MIRANDA VS ARIZONA: THE CRIME THAT CHANGED AMERICAN JUSTICE
"You Have the Right to Remain Silent"
Police officers Carroll Cooley and Wilfred Young were met at the front door of Mirandas home by his common-law wife; a 29-year-old mother of a boy and a girl by another man, from whom she could not afford a divorce. Miranda was sleeping in the bedroom, having returned about an hour before from his 12-hour shift at the produce company.
The woman, Twila Hoffman, owner of the Packard in the driveway, woke Ernest who pleasantly, if hesitantly, greeted the detectives.
Cooley asked Miranda to accompany them downtown for questioning about the rape and robbery of Patty McGee. We didnt want to talk with him in front of his wife, Cooley said later.
The officers' concern for Mirandas domestic relations was not entirely altruistic. Criminal investigators rarely want to question a suspect in a place that is familiar and comfortable to the alleged offender. Interviewing a suspected felon is a battle of psychology and wits, and police, who almost invariably have more experience at interviewing than the accused, enjoy a tremendous advantage. The principal psychological factor contributing to a successful interrogation is privacy being alone with the person under investigation, wrote Fred Inbau and John E. Reid in their law enforcement text Criminal Interrogations and Confessions.
Inbau and Reid go on to say that in his own home, (the suspect) may be confident, indignant, or recalcitrant. He is more keenly aware of his rights and more reluctant to tell of his indiscretions within the walls of his home. Moreover, his family and other friends are nearby, their presence lending moral support.
In his own office, the investigator possesses all the advantages. The atmosphere suggests the invincibility of the forces of the law.
At this point, Miranda was unsure of his status with authorities. I didnt know whether I had a choice, he said later. I got in the car and asked them what it was about. They said they couldnt tell me anything. In fact, he was under arrest, and would have had to accompany the officers to the station whether he wanted to or not.
Almost immediately after arriving at the headquarters, Cooley and Young put Ernest Miranda into a line-up with three other Mexican-Americans from the city jail who approximately matched his physical appearance. Miranda was the only man who wore a shirt that allowed viewers to see his tattooed arms. They brought in Patty McGee, who looked at the group through a two-way mirror. The first man in the group similar to her attacker, she said, but she couldnt be sure. She asked to hear the man Ernest Miranda speak. All-in-all, it was an unsuccessful line-up from the police perspective.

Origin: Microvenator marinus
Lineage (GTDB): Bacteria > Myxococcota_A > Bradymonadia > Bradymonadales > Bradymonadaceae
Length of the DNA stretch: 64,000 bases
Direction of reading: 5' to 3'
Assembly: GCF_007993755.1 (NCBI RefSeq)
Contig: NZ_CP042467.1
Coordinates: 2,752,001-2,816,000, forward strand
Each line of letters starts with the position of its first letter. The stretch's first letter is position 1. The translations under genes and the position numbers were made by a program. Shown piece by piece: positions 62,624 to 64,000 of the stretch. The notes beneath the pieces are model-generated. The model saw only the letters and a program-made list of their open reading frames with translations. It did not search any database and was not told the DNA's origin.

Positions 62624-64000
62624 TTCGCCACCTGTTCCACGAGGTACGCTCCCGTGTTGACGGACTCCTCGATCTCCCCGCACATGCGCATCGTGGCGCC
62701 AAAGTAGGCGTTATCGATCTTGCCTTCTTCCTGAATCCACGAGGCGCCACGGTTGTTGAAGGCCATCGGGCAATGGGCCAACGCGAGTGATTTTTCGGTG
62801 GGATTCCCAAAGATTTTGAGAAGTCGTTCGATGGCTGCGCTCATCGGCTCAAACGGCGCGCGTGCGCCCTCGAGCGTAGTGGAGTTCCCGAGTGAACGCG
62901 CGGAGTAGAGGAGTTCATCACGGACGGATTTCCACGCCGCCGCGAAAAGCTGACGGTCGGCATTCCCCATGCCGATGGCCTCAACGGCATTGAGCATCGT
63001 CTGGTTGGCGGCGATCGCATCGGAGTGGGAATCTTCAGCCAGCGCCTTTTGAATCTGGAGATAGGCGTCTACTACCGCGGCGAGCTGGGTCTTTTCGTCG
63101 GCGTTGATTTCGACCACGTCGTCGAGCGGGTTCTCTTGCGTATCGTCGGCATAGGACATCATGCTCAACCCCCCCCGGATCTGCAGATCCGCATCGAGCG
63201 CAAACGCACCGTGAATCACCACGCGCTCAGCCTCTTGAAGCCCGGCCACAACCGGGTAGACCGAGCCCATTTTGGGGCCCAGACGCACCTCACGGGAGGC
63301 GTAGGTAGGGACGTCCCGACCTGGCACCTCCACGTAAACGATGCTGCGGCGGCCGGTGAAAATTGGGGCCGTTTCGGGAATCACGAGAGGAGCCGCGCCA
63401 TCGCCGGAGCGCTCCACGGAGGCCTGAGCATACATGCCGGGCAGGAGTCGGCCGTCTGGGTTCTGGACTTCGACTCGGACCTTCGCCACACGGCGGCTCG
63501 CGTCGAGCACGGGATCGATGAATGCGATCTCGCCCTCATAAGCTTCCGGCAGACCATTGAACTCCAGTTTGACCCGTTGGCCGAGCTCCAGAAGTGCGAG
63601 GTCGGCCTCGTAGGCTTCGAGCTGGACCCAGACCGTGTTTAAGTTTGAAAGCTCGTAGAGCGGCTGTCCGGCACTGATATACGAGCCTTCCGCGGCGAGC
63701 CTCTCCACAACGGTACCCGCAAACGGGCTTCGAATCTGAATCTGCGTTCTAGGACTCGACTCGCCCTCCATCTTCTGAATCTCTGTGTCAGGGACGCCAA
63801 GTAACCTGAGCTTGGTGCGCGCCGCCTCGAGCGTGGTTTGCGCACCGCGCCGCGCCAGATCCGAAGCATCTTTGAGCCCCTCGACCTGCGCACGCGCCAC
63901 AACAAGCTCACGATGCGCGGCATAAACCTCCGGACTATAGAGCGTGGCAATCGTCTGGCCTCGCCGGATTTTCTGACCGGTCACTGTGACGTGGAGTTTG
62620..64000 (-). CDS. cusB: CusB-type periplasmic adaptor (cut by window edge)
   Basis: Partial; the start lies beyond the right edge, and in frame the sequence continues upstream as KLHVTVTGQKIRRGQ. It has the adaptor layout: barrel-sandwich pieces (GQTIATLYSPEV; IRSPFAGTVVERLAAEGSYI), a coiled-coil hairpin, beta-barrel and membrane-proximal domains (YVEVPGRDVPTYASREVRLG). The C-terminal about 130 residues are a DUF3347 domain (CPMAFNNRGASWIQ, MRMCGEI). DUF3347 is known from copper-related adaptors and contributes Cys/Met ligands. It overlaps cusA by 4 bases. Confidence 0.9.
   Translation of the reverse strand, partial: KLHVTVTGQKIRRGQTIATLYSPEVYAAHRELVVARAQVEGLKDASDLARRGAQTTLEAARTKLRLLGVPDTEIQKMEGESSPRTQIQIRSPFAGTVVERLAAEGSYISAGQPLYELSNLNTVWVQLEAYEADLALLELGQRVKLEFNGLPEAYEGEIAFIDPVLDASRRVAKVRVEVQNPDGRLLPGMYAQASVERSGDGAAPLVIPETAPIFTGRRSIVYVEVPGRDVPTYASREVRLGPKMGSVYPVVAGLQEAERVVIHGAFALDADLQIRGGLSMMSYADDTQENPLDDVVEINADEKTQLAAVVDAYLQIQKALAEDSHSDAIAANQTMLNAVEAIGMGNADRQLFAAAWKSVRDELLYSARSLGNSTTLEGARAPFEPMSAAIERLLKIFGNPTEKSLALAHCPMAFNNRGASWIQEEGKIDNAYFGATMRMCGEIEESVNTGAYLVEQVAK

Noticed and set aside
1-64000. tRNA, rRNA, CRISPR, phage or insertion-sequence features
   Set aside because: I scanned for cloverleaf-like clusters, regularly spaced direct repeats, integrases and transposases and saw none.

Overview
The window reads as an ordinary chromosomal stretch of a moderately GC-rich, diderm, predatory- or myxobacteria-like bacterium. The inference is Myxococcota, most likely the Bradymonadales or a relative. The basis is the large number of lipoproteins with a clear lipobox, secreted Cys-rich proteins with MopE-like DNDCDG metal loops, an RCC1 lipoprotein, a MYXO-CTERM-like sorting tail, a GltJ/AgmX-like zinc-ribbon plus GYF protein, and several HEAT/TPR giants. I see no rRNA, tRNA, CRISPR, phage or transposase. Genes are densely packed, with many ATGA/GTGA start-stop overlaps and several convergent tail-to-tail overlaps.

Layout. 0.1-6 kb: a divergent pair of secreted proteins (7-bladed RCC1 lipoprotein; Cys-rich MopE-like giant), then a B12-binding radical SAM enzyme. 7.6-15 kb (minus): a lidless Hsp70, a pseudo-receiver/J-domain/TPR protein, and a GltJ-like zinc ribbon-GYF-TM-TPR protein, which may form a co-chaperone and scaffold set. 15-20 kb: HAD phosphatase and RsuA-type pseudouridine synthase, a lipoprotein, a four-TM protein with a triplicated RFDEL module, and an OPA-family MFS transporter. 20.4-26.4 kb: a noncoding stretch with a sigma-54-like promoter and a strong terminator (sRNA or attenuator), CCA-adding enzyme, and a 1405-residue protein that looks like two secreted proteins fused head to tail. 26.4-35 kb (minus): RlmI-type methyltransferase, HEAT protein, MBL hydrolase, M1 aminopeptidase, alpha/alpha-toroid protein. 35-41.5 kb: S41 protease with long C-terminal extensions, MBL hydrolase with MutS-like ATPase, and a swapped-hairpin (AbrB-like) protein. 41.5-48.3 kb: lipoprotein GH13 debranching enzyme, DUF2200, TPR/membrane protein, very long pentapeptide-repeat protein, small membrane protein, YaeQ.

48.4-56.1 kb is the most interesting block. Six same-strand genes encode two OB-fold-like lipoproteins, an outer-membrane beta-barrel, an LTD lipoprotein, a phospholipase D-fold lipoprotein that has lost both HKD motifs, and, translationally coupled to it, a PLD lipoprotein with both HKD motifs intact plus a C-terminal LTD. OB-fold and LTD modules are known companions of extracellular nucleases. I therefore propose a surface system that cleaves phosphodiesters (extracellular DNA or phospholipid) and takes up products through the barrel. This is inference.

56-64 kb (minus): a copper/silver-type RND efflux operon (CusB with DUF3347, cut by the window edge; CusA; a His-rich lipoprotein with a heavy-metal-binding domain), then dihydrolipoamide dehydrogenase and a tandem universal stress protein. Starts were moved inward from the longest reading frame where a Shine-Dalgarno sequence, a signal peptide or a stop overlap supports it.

How did I do? Miranda asked Cooley when he was being taken to a sterile interrogation room.
You flunked, Cooley lied.
The two officers and Miranda sat down in Interrogation Room 2, a small soundproofed room with three chairs two on one side and one (for the suspect) on the other. At no point was Miranda advised of his Fifth Amendment right to not incriminate himself or his Sixth Amendment right to consult with a lawyer, but Cooley said later on the witness stand that he believed Miranda was familiar with his Constitutional rights.
He was an ex-convict and had been through the routine before, Cooley testified.
It didnt take long before the officers had extracted a confession from Ernest about the rape of Patty McGee. The officers denied from the outset that they had coerced the confession, and also disputed Mirandas claim that if he admitted to the rape, they would drop the robbery charge. Miranda, in his own testimony, said the officers threatened to throw the book at me. They would try to give me all the time they could. He also claimed that they promised to get him psychiatric counseling for his obvious sexual deviancy.
Cooley and Young brought Patty McGee into the doorway of the room so that she could hear Mirandas voice. Ernest, believing that Patty had already identified him from the line up, was asked if Patty was the girl he had raped.
Thats the girl, Miranda said.
After Patty left, the officers presented Miranda with a sheet of paper with a disclaimer at the top: the suspect, in making the written confession, acknowledged that the confession was voluntary and that he understood his rights even though those rights were not spelled out on the paper. Miranda wrote a confession that verified many of the same details Patty McGee had told police.
The entire process had taken a little under three hours, but by shortly after lunch, 10 days after the rape, Ernest Miranda had given a confession that would be subject to debate all the way up to the United States Supreme Court.